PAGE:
Four vets admit role in racehorse drug conspiracy

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eye-stockFour veterinarians have appeared in court in Pennsylvania, where they admitted illegally administering drugs to racehorses within 24 hours of racing.

The United States Attorney’s Office for the Middle District of Pennsylvania has confirmed that guilty pleas were entered by Dr Kevin Brophy, 60, of Florida; Dr Fernando Motta, 44, of Lancaster, Pennsylvania; Dr Christopher Korte, 43, of Pueblo, Colorado; and Dr Renee Nodine, 52, of Annville, Pennsylvania.

The four defendants were each charged in separate criminal informations on March 26 for their involvement in illegally treating thoroughbred race horses on race-day at Penn National Race Track in Grantville, Pennsylvania.

Each defendant was charged with administering drugs to horses within 24 hours of when the animals were due to race.

US Attorney Peter Smith said this conduct was in violation of the state law prohibiting the rigging of publicly exhibited contests and regulations prohibiting the administration of drugs to horses within 24 hours of when they were entered to race.

Additionally, because the administering of the drugs was in violation of the state criminal laws, rules and regulations governing thoroughbred racing, they were not dispensed in the course of the defendants’ professional practice.

At the guilty plea proceedings before US Magistrate Judge Susan Schwab, Assistant United States Attorney William Behe explained that the drugs were not administered to treat the horses but to enhance the horses’ performance in the race or to give them an edge over other horses.

According to Behe, this constituted misbranding of the prescription animal drugs in violation of federal law. The alleged activity took place at various times beginning as early as 1986 and continuing up to August 2014.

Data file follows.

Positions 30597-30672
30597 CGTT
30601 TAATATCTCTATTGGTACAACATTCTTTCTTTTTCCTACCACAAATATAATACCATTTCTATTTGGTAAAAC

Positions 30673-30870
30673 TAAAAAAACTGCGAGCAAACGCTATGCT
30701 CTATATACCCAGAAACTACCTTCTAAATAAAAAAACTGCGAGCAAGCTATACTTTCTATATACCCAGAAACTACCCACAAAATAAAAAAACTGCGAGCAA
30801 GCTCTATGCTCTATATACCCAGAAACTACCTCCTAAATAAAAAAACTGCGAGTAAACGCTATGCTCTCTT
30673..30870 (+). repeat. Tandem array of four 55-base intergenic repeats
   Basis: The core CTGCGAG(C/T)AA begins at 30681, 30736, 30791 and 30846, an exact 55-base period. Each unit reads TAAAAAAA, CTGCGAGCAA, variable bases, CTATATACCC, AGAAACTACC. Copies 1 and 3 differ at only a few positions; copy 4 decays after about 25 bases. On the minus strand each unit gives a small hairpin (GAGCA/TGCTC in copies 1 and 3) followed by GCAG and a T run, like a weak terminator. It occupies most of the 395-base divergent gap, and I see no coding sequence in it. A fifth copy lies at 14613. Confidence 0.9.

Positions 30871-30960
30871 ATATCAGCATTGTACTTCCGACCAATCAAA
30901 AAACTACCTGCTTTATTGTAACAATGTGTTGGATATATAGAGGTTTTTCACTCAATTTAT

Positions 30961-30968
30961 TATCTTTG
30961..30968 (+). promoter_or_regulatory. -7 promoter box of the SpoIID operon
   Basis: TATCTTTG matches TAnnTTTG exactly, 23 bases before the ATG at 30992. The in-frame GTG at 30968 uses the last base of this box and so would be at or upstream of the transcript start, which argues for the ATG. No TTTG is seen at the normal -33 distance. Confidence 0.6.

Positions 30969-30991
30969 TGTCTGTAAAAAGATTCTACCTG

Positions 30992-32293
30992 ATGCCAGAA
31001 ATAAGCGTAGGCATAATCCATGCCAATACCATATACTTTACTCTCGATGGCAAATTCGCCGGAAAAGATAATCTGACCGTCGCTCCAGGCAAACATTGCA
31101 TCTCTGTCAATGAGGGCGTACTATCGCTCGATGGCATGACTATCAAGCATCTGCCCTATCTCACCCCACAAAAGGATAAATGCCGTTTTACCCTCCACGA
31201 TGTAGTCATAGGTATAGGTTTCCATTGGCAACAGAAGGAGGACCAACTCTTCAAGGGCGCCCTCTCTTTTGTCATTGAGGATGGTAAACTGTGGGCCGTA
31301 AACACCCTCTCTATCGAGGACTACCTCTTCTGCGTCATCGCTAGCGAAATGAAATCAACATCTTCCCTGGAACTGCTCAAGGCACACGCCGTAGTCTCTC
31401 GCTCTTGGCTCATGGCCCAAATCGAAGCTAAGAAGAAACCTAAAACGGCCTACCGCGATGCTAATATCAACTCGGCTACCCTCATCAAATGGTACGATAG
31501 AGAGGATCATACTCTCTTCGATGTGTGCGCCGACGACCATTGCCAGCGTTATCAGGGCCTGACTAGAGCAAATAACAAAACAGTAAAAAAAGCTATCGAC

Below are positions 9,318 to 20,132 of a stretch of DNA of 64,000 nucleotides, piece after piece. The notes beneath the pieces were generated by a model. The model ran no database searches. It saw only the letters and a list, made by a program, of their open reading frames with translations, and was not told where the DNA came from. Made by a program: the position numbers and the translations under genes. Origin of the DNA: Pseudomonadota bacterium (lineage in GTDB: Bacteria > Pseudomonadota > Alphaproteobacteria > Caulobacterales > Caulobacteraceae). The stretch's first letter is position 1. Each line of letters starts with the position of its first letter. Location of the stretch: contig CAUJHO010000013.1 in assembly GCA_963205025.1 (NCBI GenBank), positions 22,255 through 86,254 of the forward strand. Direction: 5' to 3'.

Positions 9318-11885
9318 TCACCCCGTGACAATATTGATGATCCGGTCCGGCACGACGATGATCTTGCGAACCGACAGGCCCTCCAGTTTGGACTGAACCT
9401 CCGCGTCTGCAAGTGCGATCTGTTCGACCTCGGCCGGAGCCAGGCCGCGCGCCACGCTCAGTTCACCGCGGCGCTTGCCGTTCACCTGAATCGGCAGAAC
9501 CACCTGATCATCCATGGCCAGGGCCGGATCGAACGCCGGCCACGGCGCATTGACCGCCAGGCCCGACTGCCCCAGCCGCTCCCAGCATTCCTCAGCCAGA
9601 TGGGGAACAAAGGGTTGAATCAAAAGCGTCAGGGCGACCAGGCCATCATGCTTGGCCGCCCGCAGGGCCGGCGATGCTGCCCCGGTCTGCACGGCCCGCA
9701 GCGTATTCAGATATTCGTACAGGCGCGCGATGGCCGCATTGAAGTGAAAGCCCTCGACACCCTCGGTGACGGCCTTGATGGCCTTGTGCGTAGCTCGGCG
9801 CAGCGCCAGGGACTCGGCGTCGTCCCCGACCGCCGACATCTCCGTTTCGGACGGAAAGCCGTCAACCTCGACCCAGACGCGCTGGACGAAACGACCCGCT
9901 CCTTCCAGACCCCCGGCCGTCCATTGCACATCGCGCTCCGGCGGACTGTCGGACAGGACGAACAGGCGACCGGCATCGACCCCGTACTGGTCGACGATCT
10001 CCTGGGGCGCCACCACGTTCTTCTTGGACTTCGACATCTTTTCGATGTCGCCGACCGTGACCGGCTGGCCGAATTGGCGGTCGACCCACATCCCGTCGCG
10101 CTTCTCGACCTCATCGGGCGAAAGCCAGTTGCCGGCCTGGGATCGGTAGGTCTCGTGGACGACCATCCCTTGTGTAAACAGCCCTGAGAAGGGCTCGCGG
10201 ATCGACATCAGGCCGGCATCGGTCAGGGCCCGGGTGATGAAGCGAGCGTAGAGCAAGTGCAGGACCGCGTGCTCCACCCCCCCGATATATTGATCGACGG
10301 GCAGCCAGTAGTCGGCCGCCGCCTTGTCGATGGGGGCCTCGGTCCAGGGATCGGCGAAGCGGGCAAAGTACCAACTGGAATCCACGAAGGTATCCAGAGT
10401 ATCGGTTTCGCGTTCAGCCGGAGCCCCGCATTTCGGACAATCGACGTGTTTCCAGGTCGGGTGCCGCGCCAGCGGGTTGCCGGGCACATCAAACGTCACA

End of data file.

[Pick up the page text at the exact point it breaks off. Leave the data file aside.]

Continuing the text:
The informations also allege that the defendants conspired with horse trainers, whose identities are said to be known to authorities, to administer the drugs in violation of the laws, rules and regulations governing the conduct of thoroughbred racing.

The guilty pleas, entered in Harrisburg, were pursuant to plea agreements in which the defendants agreed to plead guilty and cooperate with authorities in the continuing investigation.

Behe told the court that cooperation by the defendants was an essential part of the plea agreement and that they had already identified the many trainers with whom the defendants conspired with to illegally administer drugs to horses.

Behe identified for the court the substances administered, that included, among others, Kentucky Red, Carolina Gold, Bute, Dexamethasone, Banamine, Stop2, Estrogen, L-Arginine, and ACTH.

According to the charges, trainers allegedly placed orders for drugs and the defendants, after administering the drugs, backdated the billing records to avoid detection.

The defendants allegedly submitted false veterinarian treatment reports to the State Horse Racing Commission, omitting from those reports any reference to the drugs administered to horses at the track on race day.

The filing of these reports and the backdating of billing records were, allegedly, to further the conspiracy by concealing the illegal activity. These acts had the potential to defraud other owners and trainers whose horses were entered in the same race and defrauded the betting public as well.

The matter is being investigated by the Harrisburg Office of the Federal Bureau of Investigation, the Pennsylvania State Horse Racing Commission, the US Food and Drug Administration’s Office of Criminal Investigations, and the Pennsylvania State Police.

The maximum penalty available under the relevant federal statute is two years’ imprisonment, a term of supervised release following imprisonment, and a fine of up to $US200,000.

Sentencing of the four vets is scheduled for July 21, 2015 before Judge Schwab.

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